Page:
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Inspector Pink Dragon
Year: 1991
Director: Gordon Chan Car-Seung
Producer: Lawrence Cheng Tan-Shiu, Chua Lam
Action: Dion Lam Dik-On, Tony Leung Siu-Hung
Cast: Lawrence Cheng Tan-Shui, Rosamund Kwan Chi-Lam, Nina Li Chi, Damian Lau Chung-Yun, Tony Leung Ka-Fai, Waise Lee Chi-Hung, Kenneth Tsang Kong, Yuen King-Tan
The Skinny: Uncommonly well-produced early nineties flick from director Gordon Chan and producer-star Lawrence Cheng. The film seems to start with promise, but implausibilities and annoying characters render it nothing more than average.
Review
by Kozo:
     Geeky Lawrence Cheng produced and starred in this action-comedy that's surprisingly well-made, but amounts to little more than a fluffy time-waster. He stars as police officer Ma, who's all bark and no bite. An annoyingly whiny boaster, Ma gets his chance to solve a real case when he accidentally happens across a land-development bribery scheme involving former classmate Yau (Tony Leung Ka-Fai). It seems Yau was taking money from evil developer Teng (Damian Lau), but his inability to get the job done earned him a bullet. Thanks to movie-like circumstances, Teng believes that Ma is the real head honcho of urban development, and tries to arrange a new deal with him. At the same time, Teng wants to get Yau's payoff back from Yau's mistress Julia (Rosamund Kwan), who Ma lusts after big time. And, Nina Li shows up as Ma's cousin/fiancee, who's insanely jealous but still very submissive.
     Given Ma's all-talk character, the common plotline here would be for him to become an actual hero, thereby making good on all his big talk. Ma certainly gets his chance, but he surprisingly stays exactly the same for the entire film. The beginning of the film has him coveting Julia and dissing his doting girlfriend. By the end of the film, he's still coveting Julia and dissing his girlfriend. He does get to do some law enforcement stuff along the way, but he never seems to overcome any personal barriers. As such, the film becomes a ninety-minute showcase for the comedy talents of Lawrence Cheng, which really isn't something that I would normally pay to see. His delivery can be sometimes amusing, but more often than not he's simply annoying and worthy of audience disdain.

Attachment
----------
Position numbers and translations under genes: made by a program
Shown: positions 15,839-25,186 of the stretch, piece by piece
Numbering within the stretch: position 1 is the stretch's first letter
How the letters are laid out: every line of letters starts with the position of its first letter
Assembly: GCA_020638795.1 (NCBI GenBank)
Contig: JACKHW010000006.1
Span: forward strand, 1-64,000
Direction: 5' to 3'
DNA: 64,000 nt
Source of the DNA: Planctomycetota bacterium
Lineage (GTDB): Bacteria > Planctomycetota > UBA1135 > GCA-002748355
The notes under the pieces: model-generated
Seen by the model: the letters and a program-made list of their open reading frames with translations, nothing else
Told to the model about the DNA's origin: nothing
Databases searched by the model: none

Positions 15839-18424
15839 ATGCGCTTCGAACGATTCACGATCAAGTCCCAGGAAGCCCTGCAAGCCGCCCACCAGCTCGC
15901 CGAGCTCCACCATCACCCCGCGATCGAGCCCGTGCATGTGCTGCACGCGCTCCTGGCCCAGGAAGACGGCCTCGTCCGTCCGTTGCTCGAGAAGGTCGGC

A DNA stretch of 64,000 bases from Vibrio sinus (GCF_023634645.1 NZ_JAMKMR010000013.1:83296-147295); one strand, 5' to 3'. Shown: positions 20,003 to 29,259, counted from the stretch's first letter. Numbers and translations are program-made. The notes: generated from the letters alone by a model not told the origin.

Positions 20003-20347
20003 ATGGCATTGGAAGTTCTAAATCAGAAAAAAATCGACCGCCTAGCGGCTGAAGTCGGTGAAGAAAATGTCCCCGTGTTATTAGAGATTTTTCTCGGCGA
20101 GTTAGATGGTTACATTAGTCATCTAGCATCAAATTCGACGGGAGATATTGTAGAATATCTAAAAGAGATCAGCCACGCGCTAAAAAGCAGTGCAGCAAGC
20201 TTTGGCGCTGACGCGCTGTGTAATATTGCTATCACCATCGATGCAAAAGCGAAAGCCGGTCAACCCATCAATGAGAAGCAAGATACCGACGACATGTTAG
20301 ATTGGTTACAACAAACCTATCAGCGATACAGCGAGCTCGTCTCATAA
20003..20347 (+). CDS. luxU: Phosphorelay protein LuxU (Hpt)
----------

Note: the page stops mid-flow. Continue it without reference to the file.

At least some of the supporting actors fare better. Damian Lau turns in a fine performance as the charming heavy, and Nina Li is amusingly animated as the jilted girlfriend. Rosamund Kwan gets to do more than her usual "flower vase" thing, but her character is annoyingly rudderless. She appears to dislike Ma at first, but later comes to appreciate him - though it's really questionable as to why. Her inexplicable character is a microcosm of the whole film, which simply plods along with no real tension or driving narrative. Basically, we just follow Ma as he happens into situation after situation. And if we're lucky, we get to laugh at the same time.
     Director Gordon Chan turns in his usual solid work, and the film is technically superior for an early nineties HK flick. Sync-sound dialogue and solid cinematography highlight the film, but it's all in the service of a sloppy and unaccomplished script. That anyone could take Ma seriously is a joke, as is the fact that the cops allow Julia to run free and clear. As a civilian and potential criminal accessory, you'd think that they'd prevent her from tagging along on armed police raids, but they conveniently ignore that. Heck, they even let her grab an M-16 to get in on the action! Given that, the Royal Hong Kong Police Force deserves Ma as a member of their corps. The audience deserves a better movie. (Kozo 2002)
Availability: DVD (Hong Kong)
Region 0 NTSC
Fortune Star/Deltamac
Widescreen
Cantonese and Mandarin Language Tracks
Dolby Digital 5.1
English and Chinese subtitles
image courtesy of Deltamac
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